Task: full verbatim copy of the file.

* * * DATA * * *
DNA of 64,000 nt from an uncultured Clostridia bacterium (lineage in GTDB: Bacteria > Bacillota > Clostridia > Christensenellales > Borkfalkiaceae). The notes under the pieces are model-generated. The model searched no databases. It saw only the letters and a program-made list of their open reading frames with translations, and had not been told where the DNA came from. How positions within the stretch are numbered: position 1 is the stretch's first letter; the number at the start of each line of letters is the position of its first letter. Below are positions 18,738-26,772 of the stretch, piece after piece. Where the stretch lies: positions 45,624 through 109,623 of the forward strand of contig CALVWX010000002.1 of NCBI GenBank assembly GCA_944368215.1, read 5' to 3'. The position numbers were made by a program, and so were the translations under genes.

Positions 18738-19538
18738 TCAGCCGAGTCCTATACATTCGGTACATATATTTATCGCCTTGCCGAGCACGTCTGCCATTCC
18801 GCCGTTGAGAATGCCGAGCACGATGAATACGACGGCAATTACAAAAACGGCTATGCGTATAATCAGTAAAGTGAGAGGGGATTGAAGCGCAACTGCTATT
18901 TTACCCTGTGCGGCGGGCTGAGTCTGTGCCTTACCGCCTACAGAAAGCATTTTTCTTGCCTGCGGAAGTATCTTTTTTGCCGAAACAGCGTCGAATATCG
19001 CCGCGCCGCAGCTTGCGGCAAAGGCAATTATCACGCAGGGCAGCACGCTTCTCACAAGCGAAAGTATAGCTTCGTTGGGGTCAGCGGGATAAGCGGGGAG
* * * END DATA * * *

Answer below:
DNA of 64,000 nt from an uncultured Clostridia bacterium (lineage in GTDB: Bacteria > Bacillota > Clostridia > Christensenellales > Borkfalkiaceae). The notes under the pieces are model-generated. The model searched no databases. It saw only the letters and a program-made list of their open reading frames with translations, and had not been told where the DNA came from. How positions within the stretch are numbered: position 1 is the stretch's first letter; the number at the start of each line of letters is the position of its first letter. Below are positions 18,738-26,772 of the stretch, piece after piece. Where the stretch lies: positions 45,624 through 109,623 of the forward strand of contig CALVWX010000002.1 of NCBI GenBank assembly GCA_944368215.1, read 5' to 3'. The position numbers were made by a program, and so were the translations under genes.

Positions 18738-19538
18738 TCAGCCGAGTCCTATACATTCGGTACATATATTTATCGCCTTGCCGAGCACGTCTGCCATTCC
18801 GCCGTTGAGAATGCCGAGCACGATGAATACGACGGCAATTACAAAAACGGCTATGCGTATAATCAGTAAAGTGAGAGGGGATTGAAGCGCAACTGCTATT
18901 TTACCCTGTGCGGCGGGCTGAGTCTGTGCCTTACCGCCTACAGAAAGCATTTTTCTTGCCTGCGGAAGTATCTTTTTTGCCGAAACAGCGTCGAATATCG
19001 CCGCGCCGCAGCTTGCGGCAAAGGCAATTATCACGCAGGGCAGCACGCTTCTCACAAGCGAAAGTATAGCTTCGTTGGGGTCAGCGGGATAAGCGGGGAG